What’s the deal? My brother, a one-time professional pacer, is now clocking up to 20km a day. My marathoner pal rings me up and says, “Hey Jo, wanna go for a walk?” On our stroll, we bump into countless friends all conspiring the very same thing.

I find I’m walking oodles whether side-by-side with someone or alone together through our headsets. Unbeknownst to me, I’ve even purchased walking shoes. Could it be that COVID has made walking the activity du jour? Or is it that I’m middle-aged and this is now the hippest of ‘sports’. Maybe it’s the pandemic puppy pandemonium or that walking has always been a thing — and I’m just slow off the mark.

It’s irrelevant why — what is interesting is how the flaneur has returned with a vengeance.

The Stroll and Scribble

The German philosopher Friedrich Nietzsche was an incredible walker. Suffering terrible headaches that kept him bedridden — long walks became his remedy and solitude his solace.

Image from Medium

Walking up to eight hours a day, much of his writing was ’written’ this way. When struck with a bolt of inspiration he’d scribble something down in his small notebook. He wrote several books this way. Never did he trust a thought that didn’t come by walking.

Since I’ve known him, my good friend is a stroller and scribbler. It’s gotten to the point where he’s filled up hundreds of small passport-sized journals and I’m still waiting patiently for his next book ?

Walking is so powerful is because your inner world quietens and the world around you opens up. You give your mind a chance to reflect, integrate, and ruminate — and often find that the problems that once had you stuck do so no longer.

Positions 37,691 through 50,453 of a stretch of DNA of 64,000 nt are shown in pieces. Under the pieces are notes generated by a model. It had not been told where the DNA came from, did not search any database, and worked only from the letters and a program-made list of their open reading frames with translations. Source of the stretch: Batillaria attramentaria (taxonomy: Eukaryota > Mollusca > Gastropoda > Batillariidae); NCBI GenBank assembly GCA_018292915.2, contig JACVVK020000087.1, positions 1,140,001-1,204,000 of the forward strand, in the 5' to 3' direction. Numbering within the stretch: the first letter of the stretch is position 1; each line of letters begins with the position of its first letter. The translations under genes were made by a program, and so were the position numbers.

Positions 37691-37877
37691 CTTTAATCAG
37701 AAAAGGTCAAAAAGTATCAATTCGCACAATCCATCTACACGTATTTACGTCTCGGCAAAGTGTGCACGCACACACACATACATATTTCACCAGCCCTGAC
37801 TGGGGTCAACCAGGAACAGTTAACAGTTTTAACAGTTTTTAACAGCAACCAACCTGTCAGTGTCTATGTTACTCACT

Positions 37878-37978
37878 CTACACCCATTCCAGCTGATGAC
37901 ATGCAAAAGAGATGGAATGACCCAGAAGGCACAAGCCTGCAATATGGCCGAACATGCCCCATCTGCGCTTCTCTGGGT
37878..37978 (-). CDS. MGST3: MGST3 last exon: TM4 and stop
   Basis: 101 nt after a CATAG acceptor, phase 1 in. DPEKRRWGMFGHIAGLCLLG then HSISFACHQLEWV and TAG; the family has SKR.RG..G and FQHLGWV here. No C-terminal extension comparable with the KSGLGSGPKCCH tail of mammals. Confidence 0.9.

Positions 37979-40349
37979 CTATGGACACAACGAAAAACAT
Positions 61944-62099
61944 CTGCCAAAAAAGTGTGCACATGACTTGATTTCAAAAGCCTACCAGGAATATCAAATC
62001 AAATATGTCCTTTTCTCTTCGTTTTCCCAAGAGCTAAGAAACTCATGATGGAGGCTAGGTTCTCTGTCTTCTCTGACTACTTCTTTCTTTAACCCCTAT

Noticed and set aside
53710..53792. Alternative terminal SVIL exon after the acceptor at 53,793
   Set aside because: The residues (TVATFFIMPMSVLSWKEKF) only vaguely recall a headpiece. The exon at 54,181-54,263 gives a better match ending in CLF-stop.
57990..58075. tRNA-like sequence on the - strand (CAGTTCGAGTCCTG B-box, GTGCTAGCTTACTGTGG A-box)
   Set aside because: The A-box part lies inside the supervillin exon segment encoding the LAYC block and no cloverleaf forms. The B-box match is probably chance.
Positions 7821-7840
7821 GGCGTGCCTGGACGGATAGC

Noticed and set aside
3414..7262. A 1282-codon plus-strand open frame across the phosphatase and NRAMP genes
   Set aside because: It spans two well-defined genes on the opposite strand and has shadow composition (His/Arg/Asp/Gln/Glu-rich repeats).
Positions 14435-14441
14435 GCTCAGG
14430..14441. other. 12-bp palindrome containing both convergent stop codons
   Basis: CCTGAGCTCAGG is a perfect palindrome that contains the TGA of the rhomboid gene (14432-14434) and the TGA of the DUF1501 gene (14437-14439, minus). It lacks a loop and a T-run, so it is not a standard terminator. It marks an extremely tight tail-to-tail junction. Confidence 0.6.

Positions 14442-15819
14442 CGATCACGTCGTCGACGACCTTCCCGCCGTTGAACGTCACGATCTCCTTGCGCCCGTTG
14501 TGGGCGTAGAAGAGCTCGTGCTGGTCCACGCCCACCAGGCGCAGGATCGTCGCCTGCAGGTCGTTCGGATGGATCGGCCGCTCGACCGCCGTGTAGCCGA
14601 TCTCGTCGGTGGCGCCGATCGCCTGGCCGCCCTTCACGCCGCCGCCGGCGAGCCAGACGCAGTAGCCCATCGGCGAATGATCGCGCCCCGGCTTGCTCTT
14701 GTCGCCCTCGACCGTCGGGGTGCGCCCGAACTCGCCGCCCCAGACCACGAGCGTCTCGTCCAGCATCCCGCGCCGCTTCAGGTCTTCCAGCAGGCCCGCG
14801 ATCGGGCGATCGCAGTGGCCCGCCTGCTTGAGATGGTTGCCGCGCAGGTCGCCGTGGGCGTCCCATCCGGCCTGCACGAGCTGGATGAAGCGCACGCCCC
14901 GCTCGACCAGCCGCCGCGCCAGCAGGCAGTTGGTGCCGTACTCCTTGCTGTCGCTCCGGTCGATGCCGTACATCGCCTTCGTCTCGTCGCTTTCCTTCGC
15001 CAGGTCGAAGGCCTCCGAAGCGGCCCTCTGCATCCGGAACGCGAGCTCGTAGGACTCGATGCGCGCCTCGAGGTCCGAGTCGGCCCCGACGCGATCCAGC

Leaving It All Behind

We leave something behind when we go for a walk. Maybe it’s our mind we leave, or our worries, or our identity? Something lays to rest where we were. And where we’re heading brings with it new surprises, novel wonders, and familiar places to rediscover.

Your body in motion gives your cognitive brain a well-deserved break and provides your subconscious mind a turn at the wheel. The Wu Wei that you may feel means your energy and attention is flowing in a virtuous way — to the rhythm of life

My only wish is that we all could walk a mile in each other’s shoes.


  • Jonas Altman

    Coach, Facilitator, and Writer

    Altman is a speaker, writer, and entrepreneur on a mission to make the world of work more human. He is the founder of design practice Social Fabric and his chronicles have appeared in The Guardian, Quartz, and The Sunday Times.  You can grab his new book here